TGen Transforming Genomics With AI, ML

The Translational Genomics Research Institute’s (TGen) Center for Rare Childhood Disorders, a Phoenix-based research and treatment center, is leveraging artificial intelligence (AI) and machine learning (ML) to bring speed to fighting rare diseases – something that is imperative to deliver answers to families and treatments to young patients.

TGen is shortening the “diagnostic odyssey” for patients with rare diseases, using its partnership with Dell Technologies to automate baseline data interrogation. Through the help of automation, TGen can take discoveries in the lab and then translate those quickly into effective treatments.

“In genomics, processing speed is really important to us. Because the datasets are so large, it’s really hard to actually conceptualize how much data that is,” said Dr. Matt Huentelman, Ph.D., head of the Neurobehavioral Research Unit at TGen.

“If you typed out the human genome letter by letter and printed it off on standard-sized paper, it’s almost 300 feet tall – about the size of the Statue of Liberty – and that presents a real analytical challenge,” he said.

To combat challenges inherent in data movement, data management, and data processing, TGen has developed a data analytic strategy focused on building intelligent systems that can easily bring in AI/ML technologies.

In doing so, TGen can leverage AI and ML to do the baseline interrogation of the data, and then leave humans free to focus on the finer analytics.

“The quicker we can get to the bottom of that data using the Dell Technologies high-performance computing approach that we have here at TGen, the better it is for the families, the better is for the researchers,” Dr. Huentelman said.

For example, a team of TGen researchers – led by Drs. Huentelman and Vinodh Narayanan – used this high-performance computing solution to diagnose a 10-year-old boy named Beorn Rankin.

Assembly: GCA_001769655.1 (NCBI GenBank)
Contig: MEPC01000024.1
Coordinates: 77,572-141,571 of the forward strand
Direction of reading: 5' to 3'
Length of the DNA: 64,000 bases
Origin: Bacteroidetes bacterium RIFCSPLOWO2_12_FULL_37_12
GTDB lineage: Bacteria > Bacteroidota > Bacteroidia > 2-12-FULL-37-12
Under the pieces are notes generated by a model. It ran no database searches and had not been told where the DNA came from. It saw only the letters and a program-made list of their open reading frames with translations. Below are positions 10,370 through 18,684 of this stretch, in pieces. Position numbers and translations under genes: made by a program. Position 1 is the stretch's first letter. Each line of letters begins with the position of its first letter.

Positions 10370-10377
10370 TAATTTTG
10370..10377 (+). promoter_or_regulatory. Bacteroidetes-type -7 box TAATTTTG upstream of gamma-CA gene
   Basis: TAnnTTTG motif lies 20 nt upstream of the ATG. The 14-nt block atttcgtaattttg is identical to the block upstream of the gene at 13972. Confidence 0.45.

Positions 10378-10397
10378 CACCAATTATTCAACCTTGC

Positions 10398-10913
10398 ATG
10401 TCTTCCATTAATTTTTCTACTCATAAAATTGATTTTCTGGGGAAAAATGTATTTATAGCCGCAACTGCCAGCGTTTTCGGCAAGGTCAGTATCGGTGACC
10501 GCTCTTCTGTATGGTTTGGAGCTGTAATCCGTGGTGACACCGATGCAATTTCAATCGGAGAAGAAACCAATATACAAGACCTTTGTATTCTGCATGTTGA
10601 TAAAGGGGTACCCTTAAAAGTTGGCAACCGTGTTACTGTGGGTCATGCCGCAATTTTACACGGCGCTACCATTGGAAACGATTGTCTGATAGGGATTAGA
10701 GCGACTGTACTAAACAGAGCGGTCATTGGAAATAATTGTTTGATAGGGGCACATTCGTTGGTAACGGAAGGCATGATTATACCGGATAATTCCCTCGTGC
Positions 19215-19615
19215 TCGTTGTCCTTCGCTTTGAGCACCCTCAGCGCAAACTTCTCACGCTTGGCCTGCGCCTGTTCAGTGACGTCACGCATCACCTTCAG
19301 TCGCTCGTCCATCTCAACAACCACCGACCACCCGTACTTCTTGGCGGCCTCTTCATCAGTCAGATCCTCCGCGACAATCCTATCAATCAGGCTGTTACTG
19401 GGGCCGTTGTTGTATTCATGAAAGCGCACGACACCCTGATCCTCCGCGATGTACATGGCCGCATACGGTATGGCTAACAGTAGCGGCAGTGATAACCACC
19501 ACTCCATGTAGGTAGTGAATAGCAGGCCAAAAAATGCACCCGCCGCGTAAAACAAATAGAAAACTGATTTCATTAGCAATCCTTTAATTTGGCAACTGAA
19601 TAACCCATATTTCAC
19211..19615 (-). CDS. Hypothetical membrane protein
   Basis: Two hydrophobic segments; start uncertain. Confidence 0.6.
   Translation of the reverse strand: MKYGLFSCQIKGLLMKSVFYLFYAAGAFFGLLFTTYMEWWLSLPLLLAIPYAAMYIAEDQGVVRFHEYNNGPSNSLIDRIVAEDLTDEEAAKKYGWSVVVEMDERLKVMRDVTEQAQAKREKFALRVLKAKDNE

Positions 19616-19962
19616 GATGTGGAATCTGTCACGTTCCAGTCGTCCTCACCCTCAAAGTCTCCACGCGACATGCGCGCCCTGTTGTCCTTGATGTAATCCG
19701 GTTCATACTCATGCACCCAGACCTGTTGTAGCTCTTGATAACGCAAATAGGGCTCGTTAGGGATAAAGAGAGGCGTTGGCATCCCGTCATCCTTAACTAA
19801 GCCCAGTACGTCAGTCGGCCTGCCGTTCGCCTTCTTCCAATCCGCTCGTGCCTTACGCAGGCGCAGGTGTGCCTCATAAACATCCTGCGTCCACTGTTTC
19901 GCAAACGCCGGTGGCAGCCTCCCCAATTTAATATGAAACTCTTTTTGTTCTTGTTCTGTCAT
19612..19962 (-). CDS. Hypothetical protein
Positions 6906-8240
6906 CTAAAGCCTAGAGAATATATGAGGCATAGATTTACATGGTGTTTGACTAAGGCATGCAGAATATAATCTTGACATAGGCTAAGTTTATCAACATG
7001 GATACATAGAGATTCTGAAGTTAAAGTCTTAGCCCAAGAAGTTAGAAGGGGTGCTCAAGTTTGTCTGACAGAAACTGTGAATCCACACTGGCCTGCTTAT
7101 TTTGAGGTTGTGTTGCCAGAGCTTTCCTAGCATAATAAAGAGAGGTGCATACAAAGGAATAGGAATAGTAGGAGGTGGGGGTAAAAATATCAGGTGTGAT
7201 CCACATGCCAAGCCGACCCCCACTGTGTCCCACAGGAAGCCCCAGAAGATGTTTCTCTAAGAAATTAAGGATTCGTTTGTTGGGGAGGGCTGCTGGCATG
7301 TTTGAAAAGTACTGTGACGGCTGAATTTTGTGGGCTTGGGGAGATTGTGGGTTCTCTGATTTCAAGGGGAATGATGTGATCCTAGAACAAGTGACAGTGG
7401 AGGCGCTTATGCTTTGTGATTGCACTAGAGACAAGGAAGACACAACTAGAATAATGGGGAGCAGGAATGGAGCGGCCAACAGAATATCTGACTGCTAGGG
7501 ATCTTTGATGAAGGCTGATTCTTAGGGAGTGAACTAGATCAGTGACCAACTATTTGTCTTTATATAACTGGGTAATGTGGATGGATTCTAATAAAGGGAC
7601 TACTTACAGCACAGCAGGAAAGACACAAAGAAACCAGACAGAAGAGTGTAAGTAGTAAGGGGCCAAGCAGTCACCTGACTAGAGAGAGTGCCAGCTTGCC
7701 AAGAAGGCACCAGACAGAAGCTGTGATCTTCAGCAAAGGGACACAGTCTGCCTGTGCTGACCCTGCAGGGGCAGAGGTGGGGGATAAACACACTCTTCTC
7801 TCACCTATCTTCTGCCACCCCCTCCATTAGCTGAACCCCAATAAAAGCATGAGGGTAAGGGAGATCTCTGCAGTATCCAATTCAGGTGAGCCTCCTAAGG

His parents, Stephanie and Beorn Rankin, had been searching for answers since their son was just three months old. They discovered Beorn was blind as a baby, and he began to experience bad seizures. Ten years and many tests later, the Rankin family finally received an answer.

The Dell Technologies solution was able to analyze the genetic sequencing data from the Rankin family in order to diagnose their son with a mutation in the DNM1 gene.

“Beorn’s story is very typical of what we call the ‘diagnostic odyssey,’” said Dr. Narayanan. “Right away, there was some genetic testing involved. So, we did what we were able to do back in 2005. The human genome project – which was done over 10 years ago – took six years to do.”

“Now, we can do the same thing – a full genome – in 24 hours, and it costs $10,000. That is the pace of progress,” he continued. “And we would not be able to do any of this without the support and collaboration with Dell Technologies.”

With technologies such as AI and ML, TGen is able to create personalized, targeted treatment for patients that is far superior to traditional methods.

“Our partnership with Dell Technologies has been a cornerstone to a lot of work that we’ve done, and has enabled TGen to stay ahead of the pack, and be a leader in precision medicine,” said James Lowey, chief information officer at TGen.